For many people considering adopting a rabbit, they’ve never heard of rabbits living indoors and using litter pans. Their only experience with litterpans is from cats, so they are often at a loss as to what a rabbit needs for its litterbox, and what cat products can and can’t be used. I’d like to offer this post to helping folks understand the various options available and how to make a good informed selection.
There are two parts to a litterbox: the box, and the litter.
The most commonly sold type of rabbit litter box is a triangle-shaped box with a high corner. They are sold in the small pet section of stores, and typically come in two sizes – an 8″ diagonal, or a 13″ diagonal.
Both versions of this pan are too small, even for dwarf rabbits. The high back looks attractive because rabbits do tend to back up and squirt urine behind them – but in these small pans, it’s just as common for the rabbit to face the corner, and hang their butts over the back and pee or poop on the floor next to the litter box! Rating: UNACCEPTABLE
Another version of this pan also has a high back, but is a square, about 13″x13″. These pans are a little better than the corner pan, but still too small for large bunnies, and the very low front may mean that even small rabbits end up peeing over the side onto the floor. Rating: POOR TO FAIR
In general, I find it better to choose a cat litter box instead of one marketed for rabbits. A rabbit’s litter box needs to be large enough that he can get totally inside it and turn around comfortably. I also recommend high sides so that even a big bunny can pee without going over the edge. The only thing you might want to avoid is a covered box – most rabbits will treat a covered litter box like a den, and use it for napping and not as a toilet.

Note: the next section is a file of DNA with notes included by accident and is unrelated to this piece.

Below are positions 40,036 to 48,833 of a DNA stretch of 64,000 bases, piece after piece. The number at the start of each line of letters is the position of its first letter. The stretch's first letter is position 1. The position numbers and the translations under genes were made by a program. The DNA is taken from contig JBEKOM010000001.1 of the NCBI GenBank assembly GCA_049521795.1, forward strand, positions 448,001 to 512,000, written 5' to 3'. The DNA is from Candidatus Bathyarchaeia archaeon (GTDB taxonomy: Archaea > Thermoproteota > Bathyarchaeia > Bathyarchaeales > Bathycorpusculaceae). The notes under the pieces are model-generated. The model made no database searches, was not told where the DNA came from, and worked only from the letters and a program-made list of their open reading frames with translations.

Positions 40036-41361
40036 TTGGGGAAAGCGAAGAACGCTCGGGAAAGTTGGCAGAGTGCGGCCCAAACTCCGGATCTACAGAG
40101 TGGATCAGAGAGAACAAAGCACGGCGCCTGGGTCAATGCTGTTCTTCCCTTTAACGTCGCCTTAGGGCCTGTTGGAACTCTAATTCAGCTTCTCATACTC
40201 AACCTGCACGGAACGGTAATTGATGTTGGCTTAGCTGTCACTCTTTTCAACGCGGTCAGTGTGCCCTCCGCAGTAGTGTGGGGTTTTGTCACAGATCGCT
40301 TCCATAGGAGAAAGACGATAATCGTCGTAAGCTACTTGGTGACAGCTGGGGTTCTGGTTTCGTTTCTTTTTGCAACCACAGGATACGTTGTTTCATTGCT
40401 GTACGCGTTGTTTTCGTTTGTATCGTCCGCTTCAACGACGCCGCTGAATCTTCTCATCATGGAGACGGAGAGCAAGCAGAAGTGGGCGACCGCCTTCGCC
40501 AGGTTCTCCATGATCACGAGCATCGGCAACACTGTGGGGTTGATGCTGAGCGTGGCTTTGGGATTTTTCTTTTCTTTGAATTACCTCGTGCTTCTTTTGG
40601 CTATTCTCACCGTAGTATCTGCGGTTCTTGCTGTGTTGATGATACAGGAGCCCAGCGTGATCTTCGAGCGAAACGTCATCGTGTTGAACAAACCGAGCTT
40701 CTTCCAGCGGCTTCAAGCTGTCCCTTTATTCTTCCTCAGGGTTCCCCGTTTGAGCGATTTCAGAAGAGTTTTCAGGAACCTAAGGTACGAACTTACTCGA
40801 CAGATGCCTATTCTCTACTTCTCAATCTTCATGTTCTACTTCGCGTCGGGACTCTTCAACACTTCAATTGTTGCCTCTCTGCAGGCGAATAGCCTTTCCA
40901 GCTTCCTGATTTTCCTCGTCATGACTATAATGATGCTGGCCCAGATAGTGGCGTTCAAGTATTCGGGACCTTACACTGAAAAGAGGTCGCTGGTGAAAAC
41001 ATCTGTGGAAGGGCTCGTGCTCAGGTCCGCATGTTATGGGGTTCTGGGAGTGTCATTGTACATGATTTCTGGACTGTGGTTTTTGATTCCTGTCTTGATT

This cat litter pan is an excellent choice for bunnies: it’s available everywhere, is large enough for most rabbits at 14″ by 10″, and is 3.5″ tall which is tall enough for all but the largest or most directionally challenged bunnies. It’s also only about $3, which is about a third of the cost of a pan marketed for rabbits. Rating: EXCELLENT
Some rabbits will still have trouble with any commercially available box, and you’ll need to get creative.
My favorite litter box – one I use for almost all my rabbits – is a 10 gallon Rubbermaid brand “Roughneck Storage Box”. It’s 23.9″ by 15.9″, and nearly 8.5″ deep – perfect even for my 10 lb New Zealand white. At $5 each, they are quite affordable even for households which need multiple pans. The bottoms aren’t perfectly smooth, so they are a little harder to clean – I recommend scraping them out with a small dust pan, then wiping them clean with paper towels and white vinegar every time, so that crud doesn’t build up in the indentations and corners. For smaller rabbits, such as Flax here, I cut a “door” in the side using a sharp box cutter. The bunnies have 4 deep corners to pee against, and the door is still 4″ deep so it still contains most of the mess from even the most industrious diggers. One thing to note – some bunnies just can’t resist nibbling those crisp edges, so I cover them with split lengths of 1/2″ or 3/4″ PVC pipe or plastic tubing. Rating: EXCELLENT
Special needs or elderly rabbits may have trouble getting into litter boxes with tall sizes, yet may still need the deep walls to contain accidents. I recently found some very nice litter pans marketed for dogs. They have one side with a very low door (about 2″ high) but the inside is spacious and deep. They come in a variety of sizes. The only disadvantage is that they are very expensive – about $20 for the large 24″x30″ size that I use for my large elderly lop. Rating: VERY GOOD